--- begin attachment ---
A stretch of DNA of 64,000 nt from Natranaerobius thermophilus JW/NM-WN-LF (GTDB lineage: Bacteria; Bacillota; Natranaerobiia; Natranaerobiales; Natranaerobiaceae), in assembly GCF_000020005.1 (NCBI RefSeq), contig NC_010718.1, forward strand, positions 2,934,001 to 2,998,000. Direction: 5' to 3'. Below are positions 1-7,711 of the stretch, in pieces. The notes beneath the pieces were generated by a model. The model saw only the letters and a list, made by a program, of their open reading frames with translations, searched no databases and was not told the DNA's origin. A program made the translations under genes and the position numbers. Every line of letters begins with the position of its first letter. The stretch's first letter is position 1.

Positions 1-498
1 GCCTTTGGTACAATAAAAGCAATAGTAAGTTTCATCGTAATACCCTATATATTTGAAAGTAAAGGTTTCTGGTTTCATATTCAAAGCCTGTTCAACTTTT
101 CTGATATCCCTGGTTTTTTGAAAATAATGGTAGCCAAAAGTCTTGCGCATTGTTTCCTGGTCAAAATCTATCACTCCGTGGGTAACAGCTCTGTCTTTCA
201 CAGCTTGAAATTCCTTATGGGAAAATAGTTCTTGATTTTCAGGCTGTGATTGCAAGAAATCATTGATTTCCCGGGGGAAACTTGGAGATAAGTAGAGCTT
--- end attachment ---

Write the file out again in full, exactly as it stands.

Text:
A stretch of DNA of 64,000 nt from Natranaerobius thermophilus JW/NM-WN-LF (GTDB lineage: Bacteria; Bacillota; Natranaerobiia; Natranaerobiales; Natranaerobiaceae), in assembly GCF_000020005.1 (NCBI RefSeq), contig NC_010718.1, forward strand, positions 2,934,001 to 2,998,000. Direction: 5' to 3'. Below are positions 1-7,711 of the stretch, in pieces. The notes beneath the pieces were generated by a model. The model saw only the letters and a list, made by a program, of their open reading frames with translations, searched no databases and was not told the DNA's origin. A program made the translations under genes and the position numbers. Every line of letters begins with the position of its first letter. The stretch's first letter is position 1.

Positions 1-498
1 GCCTTTGGTACAATAAAAGCAATAGTAAGTTTCATCGTAATACCCTATATATTTGAAAGTAAAGGTTTCTGGTTTCATATTCAAAGCCTGTTCAACTTTT
101 CTGATATCCCTGGTTTTTTGAAAATAATGGTAGCCAAAAGTCTTGCGCATTGTTTCCTGGTCAAAATCTATCACTCCGTGGGTAACAGCTCTGTCTTTCA
201 CAGCTTGAAATTCCTTATGGGAAAATAGTTCTTGATTTTCAGGCTGTGATTGCAAGAAATCATTGATTTCCCGGGGGAAACTTGGAGATAAGTAGAGCTT